TEXAS IS A HEARALDED hotspot for reeling in heavyweight bass, but you needn’t always look to big waters and fabled fisheries like Sam Rayburn, Fork, Amistad, Toledo Bend or Falcon to find the whoppers. Several Lone Star “mini lakes” have developed rich reputations for kicking out career bass, and some produce the big bite way more often than you might think.
Living in eastern Texas, I’m fortunate have some the state’s best little bass lakes within an hour’s drive of my home. It’s a big part of the reason I chose to put down roots here in the mid-1980s…and an equally good excuse never to leave.
There is plenty to love about fishing on small waters. For starters, you don’t need a $70,000 boat and all the goodies to get around safely. A flat-bottom, paddle boat even a belly boat will get you where big ones live with no problem on lakes spanning 1,000 acres or less, often with less trouble and way more stealth.
Another advantage is pressure, or a lack thereof. Alhough some mini lakes see their share of fishing traffic, others lie so far off the beaten path and fly far enough beneath the radar that it’s not uncommon to launch at daylight and encounter very little company over the course of a beautiful spring day.
Finally, many little lakes are governed by restrictive limits tailored to allow the fish to achieve maximum growth and boost angler odds of hooking up with a big one.
Here’s a random list of five good little bass lakes you might want to check out in the near future. Keep in mind, the month’s issue of Texas Fish and Game falls during the heart of a spawn. It’s a bewitching window of time when some of biggest fish in any lake nudge towards the shallows, where they are more vulnerable to being caught than at any other time of the year.
Size: 523 acres
Lake Record: 16.9 pounds
About the Lake: Pinkston produced the former state record in February 1986, but was kicking out double-digit bass long before that, thanks to early stockings of Florida strain bass dating back to 1976. Amazingly, the mini lake continues to rank as the most productive bass fishery in much of the region at 44 years of age.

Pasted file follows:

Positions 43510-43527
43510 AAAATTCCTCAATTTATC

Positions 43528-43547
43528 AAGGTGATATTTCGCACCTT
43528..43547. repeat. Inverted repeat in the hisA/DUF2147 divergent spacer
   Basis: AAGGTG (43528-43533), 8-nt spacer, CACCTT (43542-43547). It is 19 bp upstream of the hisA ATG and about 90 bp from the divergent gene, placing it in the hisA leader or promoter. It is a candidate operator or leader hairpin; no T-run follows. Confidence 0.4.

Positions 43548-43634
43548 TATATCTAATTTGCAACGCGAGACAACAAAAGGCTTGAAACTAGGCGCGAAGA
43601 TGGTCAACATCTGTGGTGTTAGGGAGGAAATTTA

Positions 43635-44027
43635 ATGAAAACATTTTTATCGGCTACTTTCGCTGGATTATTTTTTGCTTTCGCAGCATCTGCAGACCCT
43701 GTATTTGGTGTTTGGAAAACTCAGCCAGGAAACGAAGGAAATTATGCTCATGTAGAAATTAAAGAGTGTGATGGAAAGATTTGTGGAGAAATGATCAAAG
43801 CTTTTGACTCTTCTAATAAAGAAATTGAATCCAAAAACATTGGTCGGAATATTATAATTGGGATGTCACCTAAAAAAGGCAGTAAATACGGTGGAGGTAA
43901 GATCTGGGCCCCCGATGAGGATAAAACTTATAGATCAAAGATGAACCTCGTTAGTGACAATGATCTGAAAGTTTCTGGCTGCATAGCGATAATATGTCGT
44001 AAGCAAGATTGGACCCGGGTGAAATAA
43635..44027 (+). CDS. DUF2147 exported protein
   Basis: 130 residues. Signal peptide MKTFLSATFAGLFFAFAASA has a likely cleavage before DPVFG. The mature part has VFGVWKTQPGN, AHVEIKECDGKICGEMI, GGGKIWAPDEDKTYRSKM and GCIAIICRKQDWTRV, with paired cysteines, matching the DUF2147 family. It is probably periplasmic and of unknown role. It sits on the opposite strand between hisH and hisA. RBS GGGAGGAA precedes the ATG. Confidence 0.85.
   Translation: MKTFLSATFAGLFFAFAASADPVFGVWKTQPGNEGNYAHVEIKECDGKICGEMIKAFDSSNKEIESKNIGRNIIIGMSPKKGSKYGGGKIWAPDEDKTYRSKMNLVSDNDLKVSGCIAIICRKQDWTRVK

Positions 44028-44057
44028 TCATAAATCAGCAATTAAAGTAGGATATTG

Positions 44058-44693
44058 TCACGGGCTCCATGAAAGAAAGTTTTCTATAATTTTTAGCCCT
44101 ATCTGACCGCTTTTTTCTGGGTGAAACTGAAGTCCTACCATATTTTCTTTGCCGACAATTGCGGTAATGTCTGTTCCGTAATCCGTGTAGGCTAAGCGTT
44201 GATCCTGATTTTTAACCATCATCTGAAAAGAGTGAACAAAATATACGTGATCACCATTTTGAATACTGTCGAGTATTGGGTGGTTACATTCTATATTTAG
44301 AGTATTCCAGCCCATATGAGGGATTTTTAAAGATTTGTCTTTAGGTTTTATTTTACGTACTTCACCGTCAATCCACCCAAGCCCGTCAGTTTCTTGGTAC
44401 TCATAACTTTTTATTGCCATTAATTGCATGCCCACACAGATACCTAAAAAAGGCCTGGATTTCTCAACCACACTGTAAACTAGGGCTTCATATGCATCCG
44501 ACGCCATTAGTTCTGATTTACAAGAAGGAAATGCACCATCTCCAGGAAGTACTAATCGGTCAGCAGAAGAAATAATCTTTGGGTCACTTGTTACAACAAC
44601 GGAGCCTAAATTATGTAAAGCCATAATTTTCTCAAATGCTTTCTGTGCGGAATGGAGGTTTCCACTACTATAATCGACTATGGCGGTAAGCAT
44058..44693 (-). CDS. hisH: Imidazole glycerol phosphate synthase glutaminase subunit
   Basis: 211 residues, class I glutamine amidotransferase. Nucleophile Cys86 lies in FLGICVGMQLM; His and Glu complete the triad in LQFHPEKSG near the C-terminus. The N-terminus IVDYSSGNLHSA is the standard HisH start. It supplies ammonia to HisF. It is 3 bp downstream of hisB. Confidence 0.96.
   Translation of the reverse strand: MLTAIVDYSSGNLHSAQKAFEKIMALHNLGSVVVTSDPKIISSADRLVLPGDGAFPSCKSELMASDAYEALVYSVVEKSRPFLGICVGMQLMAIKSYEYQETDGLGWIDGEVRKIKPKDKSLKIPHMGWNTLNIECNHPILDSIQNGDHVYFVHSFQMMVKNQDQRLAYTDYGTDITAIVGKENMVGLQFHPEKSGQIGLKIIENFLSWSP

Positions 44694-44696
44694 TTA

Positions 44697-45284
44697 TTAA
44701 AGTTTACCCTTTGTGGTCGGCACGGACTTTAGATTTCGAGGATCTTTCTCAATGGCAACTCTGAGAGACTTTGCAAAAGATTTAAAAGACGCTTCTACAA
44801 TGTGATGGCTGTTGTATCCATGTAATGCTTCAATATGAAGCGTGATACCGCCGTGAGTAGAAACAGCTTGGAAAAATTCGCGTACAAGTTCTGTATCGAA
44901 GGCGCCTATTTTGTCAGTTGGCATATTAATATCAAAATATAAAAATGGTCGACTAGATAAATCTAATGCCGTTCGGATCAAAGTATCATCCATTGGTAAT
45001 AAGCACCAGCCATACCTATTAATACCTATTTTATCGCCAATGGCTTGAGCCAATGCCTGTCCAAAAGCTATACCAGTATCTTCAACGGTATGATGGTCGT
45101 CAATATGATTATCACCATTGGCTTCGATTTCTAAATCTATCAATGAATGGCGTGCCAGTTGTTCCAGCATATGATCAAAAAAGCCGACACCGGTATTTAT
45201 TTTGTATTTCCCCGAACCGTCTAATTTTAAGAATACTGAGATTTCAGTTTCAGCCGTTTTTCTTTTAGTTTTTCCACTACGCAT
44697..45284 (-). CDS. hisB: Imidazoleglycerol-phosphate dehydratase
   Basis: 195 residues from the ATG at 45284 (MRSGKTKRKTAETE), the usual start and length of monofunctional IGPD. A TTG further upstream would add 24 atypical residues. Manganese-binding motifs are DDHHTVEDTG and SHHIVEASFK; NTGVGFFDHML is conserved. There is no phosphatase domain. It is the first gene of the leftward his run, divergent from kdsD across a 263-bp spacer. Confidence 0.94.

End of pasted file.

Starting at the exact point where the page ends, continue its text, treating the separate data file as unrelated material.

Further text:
“Our electrofishing surveys at Pinkston always show higher catch rates per hour than any lake my district,” said Texas Parks and Wildlife Department fisheries biologist Todd Driscoll of Brookeland. “Some years the catch rates are even double some of my lakes, including Sam Rayburn and Toledo Bend. It’s a pretty amazing little lake with a lot of fish upwards of eight pounds.”
It’s pretty, too. Flanked by rolling hills cluttered with tall pines and hardwoods, Pinkston is a clear water reservoir with excellent habitat comprised of hydrilla and a variety of native aquatic vegetation. There’s no shortage of wood cover, either. Both arms are full of large stumps that make high-speed navigation hazardous.
Two one-lane boat ramps are available. Both are remote and not very well-maintained. One is located off CR 1510, the other off CR
1211. Both roads intersect State Highway 7 near the small community of Aiken, between Nacogdoches and Center. Bass are protected by a five fish, 14- to 21-inch slot limit; only one fish greater than 21 inches may be retained per day.
Lake: Davy Crockett
Size: 355 acres
Lake Record: 12.59 pounds
About the Lake: Here’s a little northeast Texas honey hole packing lots of big fish potential that a lot Texas bassers may not even know exists. Tucked away in the Caddo National Grasslands Wildlife Management Area in Fannin County, Davy Crockett is a well-kept secret among locals who reel in plenty of fish in the four- to ten-pound range.
“It’s a fun little lake to fish, especially during the spring time,” says TPWD fisheries biologist Dan Bennett of Pottsboro. “It’s ringed with cut grass and cattails, plus it’s got quite a bit of pond weed and coontail. It has some of the best fish habitat of any lake in North Texas.”
Bennett says a couple of fish in the 12-pound range have been caught and mounted by anglers recent times, so he knows the potential is there to crack the 13-pound threshold. To help get them there, TPWD in 2018 changed the limit on Davy Crockett a five-fish, 16-inch maximum to protect big fish.
The lake has one ramp at the east end of the of dam off FM 409.
Size: 693 acres
Lake Record: 14.12 pounds
About the Lake: Lake Naconiche opened for fishing in 2012. It’s Texas’s newest public reservoir, and has been quick to show its trophy bass potential. With a lake record of 14.12 pounds and a 13.06-pound Toyota ShareLunker already to its credit, some experts believe this little Nacogdoches County impoundment is the best bet for producing the next state record.
“We used every tool in toolbox to make it the best lake it can possibly be,” said Driscoll.
Naconiche has been heavily stocked since 2009 with Florida strain largemouths and ShareLunker offspring as well as hundreds of adult females retired from Texas Parks and Wildlife’s Florida bass program. It’s probable that the 14.12 lake record caught in July 2016 and the 2017 ShareLunker were among the retired brooders, some of which weighed close to seven pounds when they were released.